Loving what you do, it seems to be such a given thing. I mean, if you hate reading, hate the process of writing, then why do it? Can you love a thing because you expect it to earn you money? I don’t know and personally I don’t think so. There needs to be a love there, a love of the subject, a love of the writing, of reading the finished product. Sure writing is time consuming, and yes it is generally spent alone tap, tap, tapping on a keyboard while staring at a screen or a blank sheet of paper, but in order to do it well, I think someplace, along side seeing it as a job you also need to be in love with it.

Once again, I will use what I love as a reference. I love the world building, the outlining, the initial drafts, tinkering with the story and the plot. When it is flowing, I am so in love with what I do that I get one heck of an endorphin rush. Then when it’s not flowing, when it refuses to move ahead no matter how I approach it, I would love to chuck the computer out the window, I still love it, just not as much. I guess it’s like any good relationship.  It won’t always be flowers and nights out, cuddles on the couch cooing to each other, nope, sometimes its a silent slam of the door, a glare across the room, an ‘I’m not bloody talking to you until you apologize’ moment. Where you don’t pack your bags and leave because it’s not violent, and not manipulative, and not abusive, but still loving, just not talking.

To do what we writers do, does take love and I for one j’adore writing.

M is for…

Marketing…

Oh boy, Marketing…hands up everyone that hates this part of the job? Yup me three. Marketing them selves as well as the books they have written has become something that all writers have to do now days.

When you get into the whole writing business you are told that you need to set up yourself a writers platform. Now you ask yourself, all fresh and new to the business, what on earth is that. Well my new little beauties, it’s where you set yourself up a whole slew of media accounts online.

Facebook:

It is recommended that every writer has an authors page. Now this can be quite difficult at the moment when a few people are leaving facebook as it takes up their time and gets in the way. My Author page is directed at other authors, at fantasy / urban fantasy/ women centered book pages, beta readers, nanowrimo pages, A to Z challenge pages, blogger pages, critique pages, publishers…that kind of thing which helps you build a fanbase.

Twitter:

Twitter is basically there to add more groups and writers etc., it allows you in only 240 characters to tell the world about your book, your process and build a base of followers.

Instagram:

This one works by also allowing you to add people in the above categories, but also allows you to take photos of things pertaining to your life of writing and share them with your expanding fan base.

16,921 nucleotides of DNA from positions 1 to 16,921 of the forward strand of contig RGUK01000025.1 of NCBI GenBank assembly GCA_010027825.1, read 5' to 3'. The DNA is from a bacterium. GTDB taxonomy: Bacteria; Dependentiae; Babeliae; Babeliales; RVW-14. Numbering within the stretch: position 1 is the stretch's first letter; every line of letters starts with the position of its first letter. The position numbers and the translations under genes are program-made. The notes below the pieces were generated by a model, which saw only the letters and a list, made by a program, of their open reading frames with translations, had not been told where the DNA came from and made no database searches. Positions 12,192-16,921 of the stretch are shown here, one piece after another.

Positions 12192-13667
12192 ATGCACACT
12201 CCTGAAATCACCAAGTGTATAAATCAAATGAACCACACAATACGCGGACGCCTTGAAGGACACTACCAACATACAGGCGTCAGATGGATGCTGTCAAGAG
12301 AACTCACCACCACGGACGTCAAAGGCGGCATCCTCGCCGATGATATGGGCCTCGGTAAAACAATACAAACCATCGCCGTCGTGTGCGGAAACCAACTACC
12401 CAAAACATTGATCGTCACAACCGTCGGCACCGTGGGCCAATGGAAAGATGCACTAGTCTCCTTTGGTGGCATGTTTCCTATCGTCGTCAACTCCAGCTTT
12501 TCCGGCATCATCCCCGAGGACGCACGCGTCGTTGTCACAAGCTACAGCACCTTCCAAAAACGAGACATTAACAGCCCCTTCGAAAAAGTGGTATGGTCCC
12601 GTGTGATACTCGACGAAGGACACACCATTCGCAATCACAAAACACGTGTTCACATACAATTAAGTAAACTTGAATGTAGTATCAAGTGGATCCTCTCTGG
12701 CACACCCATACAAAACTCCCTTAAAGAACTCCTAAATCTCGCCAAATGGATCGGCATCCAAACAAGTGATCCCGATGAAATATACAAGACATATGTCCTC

Good Reads:

Allows you to create an authors page, especially if you already have a novel / book written. This is another way to build a following. It also allows you to follow other writers and find books you’d long forgotten about.

Pinterest:

Now when I first read that I should build an account on here I was over come with a ‘but why would I do that, it’s all about pinning images and stuff’ but I recently found out, that it is handy for creating an online mood board, someplace where images pertaining to your novel (or images that remind you of characters, places etc.,), can and do reside. It might also help expand that fan base.

All Author:

This is a new one for me, this site helps you to promote your book, and also allows readers to find your book. I’ll let you know how it goes.

Website:

You can either build a free one (check out other Author sites to see what they have on them and copy what works on them to suit yourself), I use WordPress as you can see for my Website, once again, its all about marketing not only your book, but yourself.

All these sites can also give you personal pages, but I would recommend (advice I need to take for myself), that you have not only a Author page, but a private one as well, that way the Author page stays the ‘work and marketing’ page and the private one is just what it says on the tin.

So there you have it, any questions, just ask.

N is for….

Nanowrimo, and Notes….

I’ve mentioned Nanowrimo several times in various posts on here, and some of you might think, well what is that, it is simply a thing whereby every single November you sign up to write 50,000 words in that entire month. At the end if you succeed you will get a certificate and the knowledge that you have an awesome first draft done, then in April and I think June you get a chance to go to Campwrimo (which I’ve failed this month) in order to work on that draft, or another one…https://nanowrimo.org

Now if you lose, you still have a piece of work to work with, and that’s good as well. During this process you will have made tonnes of notes (right!), in your notebooks and possibly even have a rough outline made.

You will have the base of a character outline, a world outline, and the rest of the things we talked about in Journals. So that when campwrimo rolls around, you have something to work with.

I love notebooks, my darling wife is always asking me why I need so many, and I ask her why does she need so many canvas’ or paint brushes, or sketching pencils…then I think she kinda gets it till the next time.

Isn’t there something about a pretty notebook that gives you the writer/author a thrill are you like me, do you touch the paper inside to feel how smooth or rough it is, do you smell it? Is it the cover that sells it to you? I’ll let you in on a little secret, I do all of these…and another secret, I have a beautiful A4 notebook that I have no idea what to write in it, but it’s just pretty…lol. Worse than the pen / pencil fetish.

O is for….

Opening Scenes and Outlines….